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William Rivers Pitt | The Poisoner's Reckoning

Thursday, 13 February 2014 09:04 By William Rivers Pitt, Truthout | Op-Ed

Dan River.(Photo: Appalachian Voices / Flickr)

Even a dog distinguishes between being stumbled over and being kicked.

- Oliver Wendell Holmes, Jr.

What you may already know: Freedom Industries, a coal-industry surrogate in West Virginia, dumped poison into the water supply known as the Elk River, waited 24 hours to tell anyone about it, waited even longer to mention that they had also dumped a second poison into the water supply, and then declared bankruptcy so as to make themselves judgment-proof in civil court against the hundreds of thousands of people who couldn't eat or work or bathe or cook for weeks...and this was all before the stuff they dumped into the river evaporated into formaldehyde, which it does, so everyone who couldn't eat or bathe or cook for weeks was suddenly eating and cooking and bathing in a whole different poison, this one being a known carcinogen...but they're bankrupt now, so screw you and your tumors.

What you may not yet know, but need to: Gary Southern, President of Freedom Industries, gave a press conference the day after the spill was announced, and did yeoman's work to ensure himself a first-ballot nomination into the Bastard's Hall Of Fame. Described afterward in various publications as "rude," "arrogant" and "dismissive," Southern tried several times to call the whole thing off - at one point complaining that he'd "had a long day" - before capping off his performance by taking a deep swig of bottled water right on camera, the very thing residents of the community were desperate for at that moment. Call it the 21st century version of "Let them eat cake."

That was the last we saw of Mr. Southern and his refreshingly unpolluted beverage. When members of the House Transportation and Infrastructure Committee traveled to West Virginia on Monday to try and ascertain just what the hell is going on down there, Gary Southern and Freedom Industries blew them off completely. Representatives from the US Chemical Safety Board went to the meeting, as did members of the state's Department of Environmental Protection. Even people from West Virginia American Water, the organization highly criticized for its handling of the situation, showed up.

The actual people who actually put poison into the water supply for hundreds of thousands of people?

Absent.

A month after the spill, tests revealed the chemical was still showing up in 40% of homes in the affected region.

Last week, Duke Energy in North Carolina dumped tens of thousands of tons of coal ash into the Dan River, turning it slate grey. According to Truthout's Mike Ludwig, "Coal ash can contain mercury, selenium, arsenic, chromium and other toxic and heavy metals, and at least 207 spills and contamination events have occurred in 37 states, according to data compiled by environmental groups."

On Tuesday, Patriot Coal dumped 100,000 gallons of coal slurry into yet another West Virginia waterway. The water turned black. According to Think Progress, "Coal slurry contains a range of toxic substances, including chemicals used to wash the coal and heavy metals, like iron, manganese, aluminum and selenium."

Also on Tuesday, some 2,000 gallons of oil-suffused bilge water was dumped into Puget Sound in Washington State at the Kitsap-Bangor Naval Base. It spread all the way to Hood Canal ten miles to the north. The Department of Health issued an advisory against eating shellfish from the affected area.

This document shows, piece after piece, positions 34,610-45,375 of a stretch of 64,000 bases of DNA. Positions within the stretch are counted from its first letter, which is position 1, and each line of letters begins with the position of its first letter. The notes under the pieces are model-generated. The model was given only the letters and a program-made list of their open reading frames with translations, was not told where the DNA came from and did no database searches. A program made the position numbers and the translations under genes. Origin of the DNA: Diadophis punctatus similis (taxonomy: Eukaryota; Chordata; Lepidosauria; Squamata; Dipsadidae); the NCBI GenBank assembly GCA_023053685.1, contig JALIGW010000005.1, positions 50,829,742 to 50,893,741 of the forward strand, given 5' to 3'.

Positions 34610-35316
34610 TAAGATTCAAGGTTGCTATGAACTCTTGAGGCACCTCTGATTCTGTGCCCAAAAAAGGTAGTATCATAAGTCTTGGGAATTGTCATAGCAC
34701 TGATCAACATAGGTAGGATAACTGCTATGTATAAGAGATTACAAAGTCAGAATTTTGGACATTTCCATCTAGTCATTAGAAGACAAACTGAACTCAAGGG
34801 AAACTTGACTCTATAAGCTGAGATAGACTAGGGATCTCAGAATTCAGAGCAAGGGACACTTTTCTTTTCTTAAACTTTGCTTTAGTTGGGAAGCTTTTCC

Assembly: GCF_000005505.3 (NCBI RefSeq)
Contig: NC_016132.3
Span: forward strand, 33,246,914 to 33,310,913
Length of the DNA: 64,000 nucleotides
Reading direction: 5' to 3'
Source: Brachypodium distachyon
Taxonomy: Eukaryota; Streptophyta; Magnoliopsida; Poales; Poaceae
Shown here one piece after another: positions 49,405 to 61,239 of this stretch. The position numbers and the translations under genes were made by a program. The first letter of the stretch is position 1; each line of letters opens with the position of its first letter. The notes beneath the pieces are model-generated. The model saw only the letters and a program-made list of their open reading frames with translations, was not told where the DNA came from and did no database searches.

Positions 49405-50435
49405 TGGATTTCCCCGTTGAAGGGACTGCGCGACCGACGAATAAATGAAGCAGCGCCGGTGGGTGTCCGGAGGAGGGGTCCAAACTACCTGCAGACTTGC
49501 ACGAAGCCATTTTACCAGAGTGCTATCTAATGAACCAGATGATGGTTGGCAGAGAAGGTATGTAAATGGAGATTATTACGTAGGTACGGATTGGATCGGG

Patriot Coal...Freedom Industries...I am sensing a pattern here.

Are you?

A generation of industry deregulation, of government-is-the-problem, and of industries that quite simply and completely don't give a damn, have delivered us here. Of late, reports of poisons massively entering our water supply have been occurring with the same dreary regularity as reports of shootings at schools. It was happening before, but now it is happening all the time. It is entirely unsustainable, and must be stopped.

Ours are not the only communities being poisoned by runaway industry unfettered by even the most meager regulations. The village of Baha, in the Yunnan province of southwest China, was choking on factory smokestack filth and drinking factory polluted water for fourteen years, until they finally had enough. They called a meeting with the factory boss, but the boss blew them off. The residents of Baha responded by destroying the factory's offices, cars and dormitories, and wrecked the factory's equipment.

A meeting was called, the poisoners did not deign to show up, and all hell broke loose. Sounds a lot like Freedom Industries' absence on Monday, except, of course, for the hell breaking loose.

"We have been living with the factory for 14 years," said resident Huang Liangzheng in a UK Guardian report on the incident, "and we live in dust almost every day and can't sell our rice and other farm products. We need to live."

We need to live.

Think about that, you captains of industry.

Kick a dog enough times, and he will turn on you, tear out the seat of your pants, and come growling for more. "Enlightened self-interest" are your watchwords for this brave new century.

Quickly, now. Before it's too late.

For you.

Copyright, Truthout. May not be reprinted without permission.

William Rivers Pitt

William Rivers Pitt is Truthout's senior editor and lead columnist. He is also a New York Times and internationally bestselling author of three books: War on Iraq: What Team Bush Doesn't Want You to Know, The Greatest Sedition Is Silence and House of Ill Repute: Reflections on War, Lies, and America's Ravaged Reputation. His fourth book, The Mass Destruction of Iraq: Why It Is Happening, and Who Is Responsible, co-written with Dahr Jamail, is available now on Amazon. He lives and works in New Hampshire.